I was jittery after the 20th sample of gelato. I forged fearlessly forward, though — resolute reporter that I am — until I had tasted all 30 flavors, retested several, then eaten more than I should have of my favorites.
I was investigating the recently opened Michael's Gelato & Cafe on University Avenue in Palo Alto. Michael and Sladana Lucich have been in the salon business for 20 years and recently opened a gleaming gelato palace a few steps away from their studio in the space vacated by Swensen's Ice Cream.
A complete gutting of the building has resulted in a handsome gelateria that boasts pomegranate walls, tables and chairs decorated in a rainbow of ceramic tiles and whimsical lighting in an open, airy space.
"Being European, we love gelato, and we have always wanted to bring those authentic flavors here," Michael said. The couple had their freezer equipment and cabinetry designed and built in Italy. It was installed by specialists from the factory last December.
The idea of frozen desserts dates back to the Old Testament when Isaac offered Abraham goat's milk mixed with snow, telling him, "Eat and drink: the sun is torrid and you can cool down." Frozen desserts or ices can be traced through ancient civilizations the world over. Our contemporary notion of gelato is attributed to Renaissance Florence, where fabulous examples of the delicacy are sold today in every conceivable nook and cranny of the city.
Gelato is made from cow's milk, never cream, and contains 4 percent to 8 percent butterfat — less than most American ice creams that have 10 percent to 18 percent fat. Gelato packs more flavor, too, because fat coats the mouth preventing full enjoyment of fresh, natural flavors. Like high-quality ice cream, gelato contains less than 35 percent air, resulting in a dense and exceptionally flavorful product.
I carefully checked the flavors and colors and arranged the sampling like a wine tasting: lightest to darkest with the densest, most full-bodied last. I was not looking for any particular characteristics; rather, I was looking for what struck me as the gelato lay on my tongue.
I closed my eyes with each new taste, sipping a drop of water between each spoonful to refresh my mouth and palate. Each taste sensation conjured specific images, creating the basis for my tasting notes. Amongst the noteworthy:
•Lemon custard sorbet: tangy, creamy, cold, puckery, makes you want to kiss someone right away.
•Mixed berry sorbet: raspberry, maybe some blueberry and strawberry, seedy, grainy, Parisian-designer-lipstick red.
•Strawberry sorbet: grainy, paint-the-town red, subtle flavors, crisp, fun to eat.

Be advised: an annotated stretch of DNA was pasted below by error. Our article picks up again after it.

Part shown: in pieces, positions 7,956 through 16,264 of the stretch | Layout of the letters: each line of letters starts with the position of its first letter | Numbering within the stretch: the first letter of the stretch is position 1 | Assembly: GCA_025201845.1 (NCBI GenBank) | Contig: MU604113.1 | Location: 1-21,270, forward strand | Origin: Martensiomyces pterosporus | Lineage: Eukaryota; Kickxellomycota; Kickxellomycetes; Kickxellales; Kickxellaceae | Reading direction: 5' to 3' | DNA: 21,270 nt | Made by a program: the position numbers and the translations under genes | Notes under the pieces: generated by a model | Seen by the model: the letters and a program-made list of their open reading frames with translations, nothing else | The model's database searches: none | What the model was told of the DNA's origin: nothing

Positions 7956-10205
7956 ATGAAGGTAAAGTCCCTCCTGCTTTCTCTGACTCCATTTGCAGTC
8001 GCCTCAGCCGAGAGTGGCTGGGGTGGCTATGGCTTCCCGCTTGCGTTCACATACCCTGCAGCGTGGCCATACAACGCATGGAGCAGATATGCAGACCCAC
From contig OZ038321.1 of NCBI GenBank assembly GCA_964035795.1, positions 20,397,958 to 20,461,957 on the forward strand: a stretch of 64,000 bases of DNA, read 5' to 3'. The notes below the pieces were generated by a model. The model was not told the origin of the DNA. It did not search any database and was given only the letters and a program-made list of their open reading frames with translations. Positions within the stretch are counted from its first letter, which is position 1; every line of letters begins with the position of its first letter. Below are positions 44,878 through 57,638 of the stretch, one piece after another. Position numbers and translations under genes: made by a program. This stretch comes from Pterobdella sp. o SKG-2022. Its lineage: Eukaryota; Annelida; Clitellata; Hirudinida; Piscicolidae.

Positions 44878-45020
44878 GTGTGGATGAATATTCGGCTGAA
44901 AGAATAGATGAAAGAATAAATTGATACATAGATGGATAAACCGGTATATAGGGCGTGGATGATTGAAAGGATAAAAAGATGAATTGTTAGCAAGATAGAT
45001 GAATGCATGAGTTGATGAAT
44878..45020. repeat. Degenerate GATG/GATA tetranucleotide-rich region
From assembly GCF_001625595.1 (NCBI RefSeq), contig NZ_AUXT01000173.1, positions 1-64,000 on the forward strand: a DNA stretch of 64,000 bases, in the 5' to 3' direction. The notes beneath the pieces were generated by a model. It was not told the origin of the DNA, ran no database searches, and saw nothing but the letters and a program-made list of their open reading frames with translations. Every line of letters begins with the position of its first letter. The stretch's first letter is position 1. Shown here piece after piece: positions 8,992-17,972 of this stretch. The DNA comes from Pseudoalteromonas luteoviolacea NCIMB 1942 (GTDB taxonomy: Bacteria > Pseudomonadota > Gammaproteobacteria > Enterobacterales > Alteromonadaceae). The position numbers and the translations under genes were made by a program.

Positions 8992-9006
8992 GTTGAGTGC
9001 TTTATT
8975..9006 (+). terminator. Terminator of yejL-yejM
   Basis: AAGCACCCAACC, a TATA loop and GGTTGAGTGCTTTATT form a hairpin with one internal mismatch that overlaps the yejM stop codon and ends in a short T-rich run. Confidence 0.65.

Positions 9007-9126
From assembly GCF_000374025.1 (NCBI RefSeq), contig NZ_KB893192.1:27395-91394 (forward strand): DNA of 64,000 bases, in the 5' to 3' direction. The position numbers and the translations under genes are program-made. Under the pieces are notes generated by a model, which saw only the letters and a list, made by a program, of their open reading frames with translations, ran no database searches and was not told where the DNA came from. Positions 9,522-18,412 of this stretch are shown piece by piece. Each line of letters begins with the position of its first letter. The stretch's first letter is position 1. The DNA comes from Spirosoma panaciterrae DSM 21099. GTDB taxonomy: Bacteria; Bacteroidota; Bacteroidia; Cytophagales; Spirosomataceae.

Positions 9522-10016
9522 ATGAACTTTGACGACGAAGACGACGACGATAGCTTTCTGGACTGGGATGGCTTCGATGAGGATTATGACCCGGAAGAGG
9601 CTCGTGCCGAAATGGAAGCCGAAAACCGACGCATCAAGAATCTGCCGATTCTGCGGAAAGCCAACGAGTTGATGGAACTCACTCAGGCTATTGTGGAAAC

•Spring yogurt: vanilla yogurt with bits and swirls of fresh strawberry, jammy, custardy, very lush, creamy. One of my favorites.
•Mango: yummy, close your eyes and think of sandy Baja beaches, palm trees quivering in tropical sea breezes, hammocks stretched near thatched cabanas. Soooo refreshing.
•Caramel pecan: silky caramel with ground pecans not unlike a rich butter pecan ice cream — but healthier.
•Cookies and cream: kids' favorite, adults' favorite, one of my favorites, ground Oreos, let's-go-play-in-the-sandbox good.
•Anna Delizia (I think I dated her in high school): caramel, less sweet than other flavors (why I stopped dating her), eggy, hazelnut, toffee and chocolate fudge. A girl with rich taste (why she stopped dating me.)
•Vanilla: die-and-go-to-heaven, high-octane vanilla. Seductive, creeeeamy, dense, ambrosial with flecks of Madagascar vanilla bean.
•Coconut macadamia nut: chocolate bits and whole Macadamia nuts, tastes like fresh shredded coconut, creamy, and oh so white, it resembles the alabaster flour Michelangelo used in casting David.
•Crema country: not unlike dense eggnog impregnated with chocolate slivers, vanilla, amaretto cookies, chocolate-almond crunch. Sweet as an Andrea Bocelli aria.
•Gold coffee: in-your-face, smash mouth, supercharged, espresso flavor. Puts hair on your chest or takes it off. No decaf here. Could cause your eyes to cross.
•Coffee toffee: silky texture, toffee bits add sweetness, for the fainter of heart or those who want to sleep tonight.
•Mocha: medium-bodied, with bits of chocolate folded in, espresso, light vanilla cream, slivered almonds, chocolate fudge. Won't affect your vision.
•Brownie: seriously rich, smooth base with chunks of fudge brownie, dark and luxuriant, something from a fairytale with a happy ending.
•Borgia: The Borgias, of course, were that bad-to-the-bone Renaissance family made famous (or infamous) by Machiavelli. The gelato is better. Grand Marnier with dark, dark, dark chocolate. The kind of dark chocolate that gave you a stomach-ache as a kid.
•Papa rock: dark, dark chocolate, chockablock full of walnuts, marshmallows, almonds and other gooey good things. Think Rocky Road here, chunky and chewy.
My knees started to buckle after the caramel pecan but I caught my second wind with the coconut macadamia nut. The sugar rush really took hold on my second pass at the brownie. My writing became jumpy and I had a hard time keeping my scribbles on the straight lines of the notebook.
By the time I concluded, my mouth was raw from frostbite and my brain numbed from concentration and the polar surge of sugar, but I had a fixed smile on my face that did not let go until my lips defrosted.
This is a veritable playground of decadence. Prices are $3.75 small, $5 medium and $6 for large cones or cups. Gelato is also available by the pint and quart ($11 and $17). There are shakes ($4.75), floats ($4.50), sundaes ($6.75 and $8.25) that include three toppings, granita (shaved ice) with a choice of 10 flavors, $3.75. There are also pastries, espressos, and fancy coffees in the morning and six different panini (sandwiches) for an anytime repast.
Michael's just seems like a place I could live in, at least for a while. There is a small upstairs seating area that would be perfect for my pup tent. You might see me there when you stop in.